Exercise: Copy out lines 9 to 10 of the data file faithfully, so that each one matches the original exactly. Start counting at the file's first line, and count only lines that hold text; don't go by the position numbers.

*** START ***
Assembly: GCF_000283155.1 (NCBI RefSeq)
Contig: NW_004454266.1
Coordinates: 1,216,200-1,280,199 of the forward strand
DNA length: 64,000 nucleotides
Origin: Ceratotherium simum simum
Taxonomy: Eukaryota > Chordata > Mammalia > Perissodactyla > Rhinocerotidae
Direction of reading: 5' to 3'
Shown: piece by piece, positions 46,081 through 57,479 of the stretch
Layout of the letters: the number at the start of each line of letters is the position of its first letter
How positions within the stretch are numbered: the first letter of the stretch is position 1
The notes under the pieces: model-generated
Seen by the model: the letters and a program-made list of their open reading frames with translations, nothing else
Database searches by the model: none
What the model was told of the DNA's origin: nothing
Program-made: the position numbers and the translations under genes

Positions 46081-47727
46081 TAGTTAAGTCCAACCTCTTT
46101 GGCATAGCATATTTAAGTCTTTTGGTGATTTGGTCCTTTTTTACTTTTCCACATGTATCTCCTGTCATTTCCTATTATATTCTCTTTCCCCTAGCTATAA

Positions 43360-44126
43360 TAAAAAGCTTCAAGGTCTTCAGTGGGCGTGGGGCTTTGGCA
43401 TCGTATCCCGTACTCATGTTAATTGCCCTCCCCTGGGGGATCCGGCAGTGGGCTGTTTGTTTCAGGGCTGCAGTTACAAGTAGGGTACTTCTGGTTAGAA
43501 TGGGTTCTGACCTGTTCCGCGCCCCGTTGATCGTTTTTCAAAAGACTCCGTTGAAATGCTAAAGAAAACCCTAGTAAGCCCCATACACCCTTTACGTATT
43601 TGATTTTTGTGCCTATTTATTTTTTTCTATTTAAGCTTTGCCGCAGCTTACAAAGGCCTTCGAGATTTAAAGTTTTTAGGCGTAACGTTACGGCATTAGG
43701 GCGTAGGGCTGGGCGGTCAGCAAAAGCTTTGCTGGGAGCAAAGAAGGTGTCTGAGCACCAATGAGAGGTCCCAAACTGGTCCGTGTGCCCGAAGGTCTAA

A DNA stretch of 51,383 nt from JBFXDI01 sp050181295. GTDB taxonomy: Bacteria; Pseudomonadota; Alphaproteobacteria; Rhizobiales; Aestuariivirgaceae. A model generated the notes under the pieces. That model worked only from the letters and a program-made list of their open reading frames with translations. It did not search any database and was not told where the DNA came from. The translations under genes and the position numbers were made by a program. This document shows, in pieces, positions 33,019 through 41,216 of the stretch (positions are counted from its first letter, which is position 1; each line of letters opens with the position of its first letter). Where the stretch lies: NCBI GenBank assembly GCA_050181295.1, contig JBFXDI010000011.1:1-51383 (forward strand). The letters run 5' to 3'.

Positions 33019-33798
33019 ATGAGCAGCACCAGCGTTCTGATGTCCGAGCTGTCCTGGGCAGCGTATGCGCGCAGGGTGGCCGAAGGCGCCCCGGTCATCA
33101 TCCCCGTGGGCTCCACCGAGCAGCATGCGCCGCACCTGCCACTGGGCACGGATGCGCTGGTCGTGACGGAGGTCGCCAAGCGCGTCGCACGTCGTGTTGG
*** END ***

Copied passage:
Layout of the letters: the number at the start of each line of letters is the position of its first letter
How positions within the stretch are numbered: the first letter of the stretch is position 1